“Basically what they’re saying is: we don’t want you” : Caroline Layt, a former transgender player, strongly denounces the decision of the International Rugby League (IRL) to ban transgender people from participating in international matches, which she sees as a ” punishment “.
The 56-year-old former athlete, now a journalist and activist, fears that such a decision will lead to the banning of transgender athletes.
“We are being punished for our transition […] Basically what they say is: we don’t want you”she revealed in an interview with AFP.
Layt played rugby as a man and then as a woman following her transition, a three-year process involving hormones and finally surgery performed in 1998 when she was over 30.
She then played at a high level in women’s teams, including representing New South Wales, only revealing her transgender status in 2005.
A decision that changed perceptions to his expected and that some made him pay dearly.
” Next to nothing “
“I suddenly became less than nothing”she explained in an interview with AFP, denouncing the sidelining of which she was the victim.
Discrimination and hostility that even went as far as physical violence against her from the part of some of her teammates during training in 2005, then the following year on the field by opponents.
“Some have since apologized to me, […] I appreciated this gesture”, said Layt. Corn “others have not changed their minds and attitudes about me and probably never do”she added.
The former sportswoman rejected the argument that transgender people necessarily have a physiological advantage over other sportswomen: “We are not all the same height, the same weight, the same size”she argued, asking sports authorities to decide on a case-by-case basis.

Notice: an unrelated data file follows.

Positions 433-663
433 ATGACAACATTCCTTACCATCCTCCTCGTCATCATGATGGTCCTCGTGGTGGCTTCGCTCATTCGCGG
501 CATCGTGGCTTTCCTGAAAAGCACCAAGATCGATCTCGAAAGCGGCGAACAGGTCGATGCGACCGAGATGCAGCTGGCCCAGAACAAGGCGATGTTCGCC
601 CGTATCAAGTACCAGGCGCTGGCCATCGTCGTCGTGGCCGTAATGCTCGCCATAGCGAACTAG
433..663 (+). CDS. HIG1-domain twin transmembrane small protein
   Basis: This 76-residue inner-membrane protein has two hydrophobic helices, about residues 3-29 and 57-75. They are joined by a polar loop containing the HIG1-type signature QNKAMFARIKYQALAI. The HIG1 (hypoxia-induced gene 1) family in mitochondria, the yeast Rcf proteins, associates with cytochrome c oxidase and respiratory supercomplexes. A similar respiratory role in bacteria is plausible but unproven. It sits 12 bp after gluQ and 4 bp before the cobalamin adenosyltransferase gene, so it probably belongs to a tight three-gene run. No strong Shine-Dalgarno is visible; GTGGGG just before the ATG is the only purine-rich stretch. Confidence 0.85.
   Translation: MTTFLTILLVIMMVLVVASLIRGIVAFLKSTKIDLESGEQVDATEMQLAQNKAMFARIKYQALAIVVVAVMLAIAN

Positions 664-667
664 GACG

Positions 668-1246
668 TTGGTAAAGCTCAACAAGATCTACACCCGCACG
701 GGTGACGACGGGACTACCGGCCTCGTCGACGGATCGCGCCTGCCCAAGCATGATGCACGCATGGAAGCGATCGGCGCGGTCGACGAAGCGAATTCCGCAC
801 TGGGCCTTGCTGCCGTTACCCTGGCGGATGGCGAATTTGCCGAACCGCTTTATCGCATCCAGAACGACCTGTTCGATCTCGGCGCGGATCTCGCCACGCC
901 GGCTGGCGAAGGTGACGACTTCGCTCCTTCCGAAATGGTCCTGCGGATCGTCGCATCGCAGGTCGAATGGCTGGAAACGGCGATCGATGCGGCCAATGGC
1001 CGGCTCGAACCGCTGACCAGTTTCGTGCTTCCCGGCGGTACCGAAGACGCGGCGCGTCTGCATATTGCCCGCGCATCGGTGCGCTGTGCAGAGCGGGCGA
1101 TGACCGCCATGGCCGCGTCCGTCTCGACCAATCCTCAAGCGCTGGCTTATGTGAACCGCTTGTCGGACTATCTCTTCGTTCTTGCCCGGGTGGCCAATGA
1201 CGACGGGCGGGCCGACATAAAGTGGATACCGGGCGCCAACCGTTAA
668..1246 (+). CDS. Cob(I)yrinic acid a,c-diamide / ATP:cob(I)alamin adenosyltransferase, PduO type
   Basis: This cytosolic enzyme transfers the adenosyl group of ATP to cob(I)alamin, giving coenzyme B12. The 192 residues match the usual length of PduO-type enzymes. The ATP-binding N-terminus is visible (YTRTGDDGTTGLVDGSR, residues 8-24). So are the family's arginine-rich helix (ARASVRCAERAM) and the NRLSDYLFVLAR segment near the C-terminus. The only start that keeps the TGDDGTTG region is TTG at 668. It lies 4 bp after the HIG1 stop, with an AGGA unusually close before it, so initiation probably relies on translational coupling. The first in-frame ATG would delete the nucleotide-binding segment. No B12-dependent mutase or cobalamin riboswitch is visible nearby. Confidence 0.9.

Tuesday, the IRL is announced “players changed from male to female (trannies) cannot take part in women’s international rugby matches”explaining that they need further consultation and research to finalize a new policy for 2023 and citing a “legal, reputational and welfare risk” game and players.
“We are human beings”
For Layt, this decision, which comes two days after that of the International Swimming Federation (Fina) which wants to have transgender people compete in a separate category and therefore de facto excludes them from the female category, is “really disappointing”.
IRL “jump on a moving train”she regretted, while the president of World Athletics Sebastian Coe indicated on Monday that on these questions, he intended to privilege the” equity “ compared to the” inclusion “.
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“We are human beings, we have feelings, and we feel like we are singled out”a hammered Layt.
“They don’t seem to understand the fact that for us it’s inherent, feeling like a woman is part of us from a very young age”she explained.
Layt had previously said that from the age of three-four, she felt like it was ” wrong “ for her to be a man, even asking her father: “Why can’t I be a girl, why can’t I be pretty? ».
What if young transgender people offered to ask him today for advice on how to play rugby? “I would make them hide. Or go play in a sport that is inclusive”she acknowledged.